Does Writing Need to Have a Purpose?

Sadje asked an interesting question today. She asked, “Does writing need to have a purpose?”

My short answer, which is actually more of a question, is doesn’t everything we do need to have a purpose? If not, why would we do it?

But let’s stick with the topic of writing. And for purposes of this post, I’m using “writing” and “blogging” as synonyms because almost all of my writing is for my blog.

My purposes for writing are several. First and foremost, I enjoy writing. It satisfies my need to occupy my time doing something I enjoy. Another purpose is to keep my mind sharp. Blogging does that by offering challenging prompts to exercise my brain and to stimulate my imagination. At my advanced age, I need to do everything I can to keep my brain active and my synapses firing.

And finally, blogging enables me to be part of a worldwide community of other bloggers. And in these times of social distancing, being able to interact with others who enjoy writing and blogging is, to me, priceless.

One-Liner Wednesday — Writer or Waiter

“If you wait to write, you’re not a writer, you’re a waiter.”

Dan Poynter, American author, consultant, and self-publishing pioneer

Okay, what are you waiting for? Either start writing or bring me my breakfast.

Written for Linda G. Hill’s One-Liner Wednesday prompt.

Blogging Insights — I’ve Got a Secret

Dr. Tanya has decided to change things up a bit for her weekly Blogging Insights prompt. Instead of using the Q&A format, she’s going to provide us with a quote about blogging or writing and ask us to express our opinion about said quote.

Here’s this week’s quote. It’s from Ralph Fletcher, an American writer of children’s picture books, young adult fiction, and poetry.

“Here is the secret of writing: there is no secret.”

Well that’s probably true. Anyone with a pen or pencil and some paper or a computer and a keyboard can write. But I notice that in Mr. Fletcher’s quote, he didn’t say anything about the secret of good writing.

I think there are definitely rules for good writing and there’s nothing secret about what they are, although it’s hard to get any two writers to agree on which rules are most important for good writing. So all I can do is to discuss what I think is good writing.

First and foremost to me is that a writer needs to be proficient when it comes to grammar, punctuation, usage, and spelling. Those are the fundamental building blocks of writing and without them, good writing is impossible.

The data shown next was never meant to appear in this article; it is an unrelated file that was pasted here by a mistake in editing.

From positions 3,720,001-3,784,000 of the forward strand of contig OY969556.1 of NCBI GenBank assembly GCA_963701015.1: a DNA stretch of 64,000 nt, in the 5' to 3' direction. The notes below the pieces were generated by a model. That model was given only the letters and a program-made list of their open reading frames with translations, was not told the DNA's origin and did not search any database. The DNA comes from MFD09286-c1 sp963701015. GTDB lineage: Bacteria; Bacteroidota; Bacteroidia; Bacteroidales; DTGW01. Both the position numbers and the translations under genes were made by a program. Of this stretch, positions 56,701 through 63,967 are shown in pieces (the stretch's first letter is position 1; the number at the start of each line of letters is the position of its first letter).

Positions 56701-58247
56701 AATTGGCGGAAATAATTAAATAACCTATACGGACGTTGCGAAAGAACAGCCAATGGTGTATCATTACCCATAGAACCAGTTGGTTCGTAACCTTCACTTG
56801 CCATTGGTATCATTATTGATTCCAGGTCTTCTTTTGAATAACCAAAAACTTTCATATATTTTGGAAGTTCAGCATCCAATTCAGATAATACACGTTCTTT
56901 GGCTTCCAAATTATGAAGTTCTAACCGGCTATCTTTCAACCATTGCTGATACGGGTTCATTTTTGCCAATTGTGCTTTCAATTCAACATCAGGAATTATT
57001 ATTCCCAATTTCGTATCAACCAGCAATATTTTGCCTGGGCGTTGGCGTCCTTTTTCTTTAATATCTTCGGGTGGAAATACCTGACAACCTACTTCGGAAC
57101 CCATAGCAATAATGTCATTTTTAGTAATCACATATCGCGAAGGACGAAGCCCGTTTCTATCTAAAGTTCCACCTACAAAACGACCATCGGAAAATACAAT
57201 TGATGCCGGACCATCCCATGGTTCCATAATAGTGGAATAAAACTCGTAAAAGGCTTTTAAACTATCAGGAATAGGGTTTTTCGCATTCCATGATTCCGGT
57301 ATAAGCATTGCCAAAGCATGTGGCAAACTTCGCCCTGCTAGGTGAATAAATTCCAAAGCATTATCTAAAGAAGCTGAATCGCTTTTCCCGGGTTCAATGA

Assuming proficiency in those fundamental tools of writing, the secret of good writing — especially when it comes to writing blog posts — is that the writer knows how to engage and entertain the reader. Readers want to be entertained. If they’re not entertained, they’ll lose interest and stop reading. Thus, even if the goal of the writing is to inform or educate the reader, a good writer will do so in an engaging, entertaining way.

That’s my story and I’m sticking with it.

RDP — Venation

I saw that today’s Ragtag Daily Prompt word is “venation.” Having never heard of that word, I had to look it up. It is defined as “the arrangement of veins, as in a leaf or in the wing of an insect.” Who knew?

Okay, so after learning what “venation” means, the task at hand was to incorporate a word I’d never heard of before and had certainly never used before into a post. And for those reasons, my initial inclination was to take a pass on using that word.

Then, this morning, I went into my backyard to have a cup of coffee and I looked up and saw this in the sky…

And I thought, Hey, those clouds up there are showing some really interesting venation.

Well, I don’t know if those clouds resemble the veins of a leaf or an insect’s wings, but close enough. That’s my story and I’m sticking with it.

Avoid Like the Plague

I recently came across this article that listed 15 clichés writers should avoid like the plague. The article said that, “The hardest part about cutting clichés is they are so widely known they just fall off the tip of your tongue (cliché). If you spot any of these phrases in your writing, pull out your red pen (another cliché).”

Here are the aforementioned 15 clichés listed in the article.

Writing on the wall
Whirlwind tour
Patience of Job
Never a dull moment
Sands of time
Paying the piper
March of history
Hook, line, and sinker
Long arm of the law
In the nick of time
Leave no stone unturned
Fall on deaf ears
Cool as a cucumber
Cry over spilled milk
Champing at the bit

I thought it might be fun to write a posts that is essentially nothing but these clichés. Here it is. Let me know what you think.

There was never a dull moment in Donald’s life, but nonetheless, as the sands of time slipped by, he could see the writing on the wall. He knew that his whirlwind tour would soon be coming to an end and that he would eventually wind up having to pay the piper. There were only so many people who would buy his lies hook, line, and sinker. Eventually, his bullshit would fall upon deaf ears. And there were those who were champing at the bit waiting for him to get his comeuppance.

But there was no point in crying over spilled milk. In the past he had always been able to avoid being apprehended by the long arm of the law just in the nick of time. Still, as always, Donald remained cool as a cucumber. He would leave no stone unturned, even if it took the patience of Job, to avoid going to jail. He was sure that, in the long march of history, people, with their short attention spans, would eventually forget about his indiscretions and forgive his trespasses.